Paris is a city renowned for its artistic communities. Images spring to mind of neighbourhoods like Montmartre in the 19th century or Montparnasse in the early 20th century, where art practice evolved through relationships between local people in local spaces. Mapping Paris, a Leverhulme funded digital history project led by Dr Hannah Williams (QMUL), explores the much longer and less familiar history of artistic communities in Paris by tracing them back through the early modern period.

After the founding of the French Royal Academy of Painting and Sculpture in 1648, Paris became the centre of the European art world. Artists from the provinces and abroad flocked to the city as it expanded throughout the 17th and 18th centuries. Mapping Paris seeks to discover where in this burgeoning artistic city artists chose to live and how artistic communities developed during the early modern period.

Combining digital mapping technologies with archival research, Mapping Paris promises a new look at the art world of early modern Paris. Following an initial research stage retrieving the residential addresses of the hundreds of artists who were members of the Academy between 1675 and 1793, the next stage involves locating this data on georeferenced historical maps of the city. Eventually a website of interactive maps will be launched here – – where students, researchers, and interested users will be able to conduct their own searches of this demographic data .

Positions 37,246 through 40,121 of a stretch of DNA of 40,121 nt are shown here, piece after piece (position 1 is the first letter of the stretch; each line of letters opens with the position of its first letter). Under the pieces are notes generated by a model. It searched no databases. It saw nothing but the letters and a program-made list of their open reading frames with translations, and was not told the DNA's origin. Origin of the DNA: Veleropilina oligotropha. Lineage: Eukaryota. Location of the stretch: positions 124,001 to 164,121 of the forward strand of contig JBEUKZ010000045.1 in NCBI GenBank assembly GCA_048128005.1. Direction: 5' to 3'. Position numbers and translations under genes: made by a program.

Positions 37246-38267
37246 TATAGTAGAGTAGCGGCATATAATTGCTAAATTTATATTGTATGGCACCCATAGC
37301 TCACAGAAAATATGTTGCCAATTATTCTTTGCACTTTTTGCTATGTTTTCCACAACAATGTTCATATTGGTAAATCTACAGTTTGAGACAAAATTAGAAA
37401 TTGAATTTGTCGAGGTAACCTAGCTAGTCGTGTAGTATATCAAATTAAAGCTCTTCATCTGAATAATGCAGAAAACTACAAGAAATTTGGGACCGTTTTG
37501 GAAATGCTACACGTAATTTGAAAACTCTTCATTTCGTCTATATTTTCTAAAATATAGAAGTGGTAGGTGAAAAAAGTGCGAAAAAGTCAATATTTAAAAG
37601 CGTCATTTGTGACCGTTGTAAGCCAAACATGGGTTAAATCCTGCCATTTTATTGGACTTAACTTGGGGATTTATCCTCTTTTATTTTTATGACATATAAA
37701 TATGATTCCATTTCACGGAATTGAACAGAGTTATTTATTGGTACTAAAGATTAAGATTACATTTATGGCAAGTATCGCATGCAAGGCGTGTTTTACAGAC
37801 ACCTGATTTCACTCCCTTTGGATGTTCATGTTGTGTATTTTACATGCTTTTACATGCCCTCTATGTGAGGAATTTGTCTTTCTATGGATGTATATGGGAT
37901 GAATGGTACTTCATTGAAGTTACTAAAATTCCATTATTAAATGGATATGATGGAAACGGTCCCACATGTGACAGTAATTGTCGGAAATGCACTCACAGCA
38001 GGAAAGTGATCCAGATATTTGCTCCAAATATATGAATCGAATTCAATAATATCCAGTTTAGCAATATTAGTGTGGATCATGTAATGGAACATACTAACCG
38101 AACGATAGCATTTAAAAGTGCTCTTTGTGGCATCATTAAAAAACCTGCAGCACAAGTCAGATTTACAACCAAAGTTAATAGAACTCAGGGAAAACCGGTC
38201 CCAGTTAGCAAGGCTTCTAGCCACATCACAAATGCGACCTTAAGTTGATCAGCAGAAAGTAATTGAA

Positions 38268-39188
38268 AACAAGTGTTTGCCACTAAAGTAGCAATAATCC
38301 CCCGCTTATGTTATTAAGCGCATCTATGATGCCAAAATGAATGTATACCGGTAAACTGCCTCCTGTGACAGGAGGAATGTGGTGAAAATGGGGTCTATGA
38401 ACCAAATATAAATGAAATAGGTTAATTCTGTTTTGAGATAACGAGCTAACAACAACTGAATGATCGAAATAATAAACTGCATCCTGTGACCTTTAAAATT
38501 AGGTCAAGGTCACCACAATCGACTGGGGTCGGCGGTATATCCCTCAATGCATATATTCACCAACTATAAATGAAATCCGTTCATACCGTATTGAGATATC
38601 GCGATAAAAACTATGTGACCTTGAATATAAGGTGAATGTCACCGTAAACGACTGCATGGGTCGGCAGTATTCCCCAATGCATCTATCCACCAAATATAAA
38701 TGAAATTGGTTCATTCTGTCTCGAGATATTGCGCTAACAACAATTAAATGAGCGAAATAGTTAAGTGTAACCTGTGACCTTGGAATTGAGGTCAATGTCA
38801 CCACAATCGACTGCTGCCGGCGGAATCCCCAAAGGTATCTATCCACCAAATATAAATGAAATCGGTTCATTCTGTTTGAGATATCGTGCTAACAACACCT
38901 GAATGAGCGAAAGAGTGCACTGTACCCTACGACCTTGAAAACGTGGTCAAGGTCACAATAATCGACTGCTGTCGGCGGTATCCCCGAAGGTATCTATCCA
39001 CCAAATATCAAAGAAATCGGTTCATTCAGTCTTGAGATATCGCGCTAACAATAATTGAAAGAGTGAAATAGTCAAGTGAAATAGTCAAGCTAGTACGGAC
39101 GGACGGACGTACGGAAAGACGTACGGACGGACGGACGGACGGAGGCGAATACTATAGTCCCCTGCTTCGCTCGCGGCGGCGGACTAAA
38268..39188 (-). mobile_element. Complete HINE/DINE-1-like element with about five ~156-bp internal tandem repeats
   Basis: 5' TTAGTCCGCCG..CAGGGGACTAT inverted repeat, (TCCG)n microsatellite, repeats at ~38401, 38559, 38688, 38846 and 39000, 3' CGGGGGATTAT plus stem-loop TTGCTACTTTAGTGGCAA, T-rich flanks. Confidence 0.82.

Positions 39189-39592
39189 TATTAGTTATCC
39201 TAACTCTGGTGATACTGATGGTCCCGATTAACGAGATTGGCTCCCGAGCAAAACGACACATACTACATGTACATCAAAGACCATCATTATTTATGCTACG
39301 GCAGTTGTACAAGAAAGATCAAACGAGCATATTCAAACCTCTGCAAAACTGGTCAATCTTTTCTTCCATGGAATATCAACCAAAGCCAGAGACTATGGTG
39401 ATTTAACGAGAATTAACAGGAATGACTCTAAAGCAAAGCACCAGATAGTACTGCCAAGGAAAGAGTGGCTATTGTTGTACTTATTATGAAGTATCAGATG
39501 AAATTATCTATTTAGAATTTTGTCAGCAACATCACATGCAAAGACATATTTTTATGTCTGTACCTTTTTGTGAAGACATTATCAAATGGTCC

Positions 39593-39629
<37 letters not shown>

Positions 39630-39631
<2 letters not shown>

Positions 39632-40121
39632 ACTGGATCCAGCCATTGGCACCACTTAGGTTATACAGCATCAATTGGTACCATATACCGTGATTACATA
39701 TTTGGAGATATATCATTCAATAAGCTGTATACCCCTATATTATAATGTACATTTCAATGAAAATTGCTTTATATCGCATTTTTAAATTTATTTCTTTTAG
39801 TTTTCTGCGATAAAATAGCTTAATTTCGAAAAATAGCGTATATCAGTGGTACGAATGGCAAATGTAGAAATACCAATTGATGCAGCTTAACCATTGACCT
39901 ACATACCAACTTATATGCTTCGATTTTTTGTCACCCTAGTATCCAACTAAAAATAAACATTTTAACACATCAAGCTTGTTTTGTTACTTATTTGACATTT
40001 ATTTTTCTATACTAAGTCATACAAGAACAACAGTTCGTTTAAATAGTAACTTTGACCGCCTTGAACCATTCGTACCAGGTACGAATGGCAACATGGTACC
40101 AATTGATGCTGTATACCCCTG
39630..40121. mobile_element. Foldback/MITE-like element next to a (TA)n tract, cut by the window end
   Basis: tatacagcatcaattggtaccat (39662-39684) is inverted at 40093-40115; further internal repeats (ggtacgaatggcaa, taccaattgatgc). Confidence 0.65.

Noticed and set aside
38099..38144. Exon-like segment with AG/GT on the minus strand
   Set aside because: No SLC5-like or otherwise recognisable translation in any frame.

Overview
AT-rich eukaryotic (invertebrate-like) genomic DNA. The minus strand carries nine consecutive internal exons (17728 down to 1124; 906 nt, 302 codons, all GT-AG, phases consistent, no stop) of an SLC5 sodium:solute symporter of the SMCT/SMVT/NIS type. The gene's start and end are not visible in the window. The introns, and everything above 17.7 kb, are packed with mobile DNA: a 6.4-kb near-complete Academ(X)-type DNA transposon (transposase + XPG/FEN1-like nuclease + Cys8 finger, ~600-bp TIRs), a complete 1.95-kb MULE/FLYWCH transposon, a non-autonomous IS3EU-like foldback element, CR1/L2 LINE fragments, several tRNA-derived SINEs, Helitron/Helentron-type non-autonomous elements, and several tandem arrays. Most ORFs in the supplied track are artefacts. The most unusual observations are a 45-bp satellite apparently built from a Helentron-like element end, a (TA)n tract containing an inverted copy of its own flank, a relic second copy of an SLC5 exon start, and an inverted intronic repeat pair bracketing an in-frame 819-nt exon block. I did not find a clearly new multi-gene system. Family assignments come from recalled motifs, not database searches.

Yielding crucial new information and harnessing the exciting possibilities of digital humanities for art-historical research, Mapping Paris aims to provide a valuable resource for anyone studying or researching the art and history of early modern Paris. Mapping Paris will be the first project to discover where artistic communities developed in early modern Paris and will offer scope for many subsequent investigations into how these communities worked and the impact they had on artistic sociability and art practice.

This project is funded by an Early Career Fellowship awarded by The Leverhulme Trust and held at Queen Mary University of London. Preliminary stages of the project were funded by a small grant from the OUP’s John Fell Fund and undertaken at the University of Oxford.


Header Image: Turgot’s Plan de Paris (1739) (Wikimedia Commons)